“The Gift” for 9/11

On this day we remember and pray for the victims of 9/11, those Christians, Muslims, and Jews, believers and people of good will who lost their lives in that senseless tragedy.

“The Church regards with esteem also the Moslems. They adore the one God, living and subsisting in himself, merciful and all-powerful, the Creator of heaven and earth.” (Second Vatican Council, Nostra aetate 3)  As we look with esteem upon our Muslim brothers and sisters, let us draw today from the spiritual riches of Islam’s Sufi mystical tradition.

Here are some poems by the 14th century Persian Sufi mystic Hafiz, from The Gift in Daniel Ladinsky’s translation. The mystical ecstacy of these Islamic poems helps me look at my Christian tradition with fresh eyes, for example as I sing an exuberant text such as “Let the rivers clap their hands.” (Psalm 98) I’m confident that the God of Jesus Christ, the One Triune God, has spoken powerfully through Hafiz.          – awr

*          *          *

Everywhere

Running
Through the streets
Screaming,

Throwing rocks through windows,
Using my own head to ring
Great bells,

Pulling out my hair,
Tearing off my clothes,

Tying everything I own
To a stick
And setting it on
Fire.

What else can Hafuz do tonight
To celebrate the madness,
The Joy,

Of seeing God
Everywhere!
.

*          *          *

Stop Being So Religious

What
Do sad people have in
Common?

It seems
They have all built a shrine
To the past

And often go there
And do a strange wail and
Worship.

What is the beginning of
Happiness?

It is to stop being
So religious

Like

That.

.

*          *          *

The God Who Only Knows Four Words

Every

Child

Has known God,

Not the God of names,

Not the God of don’ts,

Not the God who ever does

Anything weird,

But the God who knows only four words.

And keeps repeating them, saying

“Come Dance with Me.”

Come

Dance

.

*          *          *

Getting the Blame Straight

Understanding the physics of God,
His Indivisible Nature,

Makes every universe and atom confess:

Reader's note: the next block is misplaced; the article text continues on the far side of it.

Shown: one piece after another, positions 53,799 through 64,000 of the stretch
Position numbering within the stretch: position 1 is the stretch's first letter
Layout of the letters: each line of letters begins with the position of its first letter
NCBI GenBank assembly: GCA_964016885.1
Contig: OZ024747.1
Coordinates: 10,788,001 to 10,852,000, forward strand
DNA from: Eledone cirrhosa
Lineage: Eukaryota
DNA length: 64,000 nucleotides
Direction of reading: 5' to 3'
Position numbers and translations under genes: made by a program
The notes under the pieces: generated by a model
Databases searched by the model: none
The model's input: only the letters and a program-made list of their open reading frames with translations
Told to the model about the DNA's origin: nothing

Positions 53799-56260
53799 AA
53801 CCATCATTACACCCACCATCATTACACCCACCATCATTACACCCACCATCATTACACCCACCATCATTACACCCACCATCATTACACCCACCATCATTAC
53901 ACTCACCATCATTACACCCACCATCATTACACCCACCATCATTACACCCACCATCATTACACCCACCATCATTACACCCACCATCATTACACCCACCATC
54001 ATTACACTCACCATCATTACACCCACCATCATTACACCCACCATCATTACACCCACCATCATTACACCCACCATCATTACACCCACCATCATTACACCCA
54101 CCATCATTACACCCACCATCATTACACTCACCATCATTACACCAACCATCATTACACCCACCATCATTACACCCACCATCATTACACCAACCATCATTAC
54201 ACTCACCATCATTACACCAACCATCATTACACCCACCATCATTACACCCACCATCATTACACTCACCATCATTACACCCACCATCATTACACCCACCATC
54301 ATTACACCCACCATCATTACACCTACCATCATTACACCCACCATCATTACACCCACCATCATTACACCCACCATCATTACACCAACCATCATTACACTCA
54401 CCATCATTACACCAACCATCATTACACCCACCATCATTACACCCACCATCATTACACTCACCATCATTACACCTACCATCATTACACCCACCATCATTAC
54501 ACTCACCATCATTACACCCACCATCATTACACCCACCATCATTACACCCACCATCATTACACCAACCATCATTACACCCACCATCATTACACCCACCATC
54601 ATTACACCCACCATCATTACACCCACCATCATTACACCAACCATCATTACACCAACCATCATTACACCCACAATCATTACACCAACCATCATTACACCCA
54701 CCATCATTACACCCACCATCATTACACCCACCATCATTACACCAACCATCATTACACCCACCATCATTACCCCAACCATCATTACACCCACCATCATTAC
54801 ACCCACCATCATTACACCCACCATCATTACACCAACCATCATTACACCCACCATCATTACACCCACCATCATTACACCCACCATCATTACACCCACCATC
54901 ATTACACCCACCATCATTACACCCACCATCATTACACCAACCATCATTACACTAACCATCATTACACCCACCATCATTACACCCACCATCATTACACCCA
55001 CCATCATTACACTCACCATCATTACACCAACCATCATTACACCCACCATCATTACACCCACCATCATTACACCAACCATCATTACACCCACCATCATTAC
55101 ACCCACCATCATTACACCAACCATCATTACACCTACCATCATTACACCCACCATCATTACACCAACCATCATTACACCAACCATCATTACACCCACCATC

I am just a helpless puppet that cannot dance
Without the movement of His hand.

Dear ones,
This curriculum tonight is for the advanced
And will

Get all the blame straight,

End the mental

Lawsuits

That

Clog

The

Brain–

H
a
l
l
e
l
u
j
a
h

Baby!

5 comments

  1. +JMJ+

    I’m not sure Ladinsky’s rendering of Hafiz’s poetry can be considered a translation. There appears to be a fair amount of controversy over Ladinsky’s work, which critics call original inventions, not translations.

    Apparently, you won’t find those four poems above in Hafiz’s poetry. I would suggest getting hold of another English translation if you want to tap into the “mystical ecstacy of Islamic poems.”

    Sorry if I’ve burst anyone’s bubble.

    1. +JMJ+

      “He believes that it is more important to convey the emotions in Hafez’s poetry than to keep the same rhythm in the English language, and he uses the most simple words possible.” (Wiki)

      So he’s writing in the “spirit” of Hafiz, but not translating Hafiz’s poems? At least with the 1973 English translation of the Roman Missal, there’s virtually a direct correspondence between an English text and the Latin text it was based on. That doesn’t appear to be the case with Ladinsky’s poetry.

Leave a Reply

Your email address will not be published. Required fields are marked *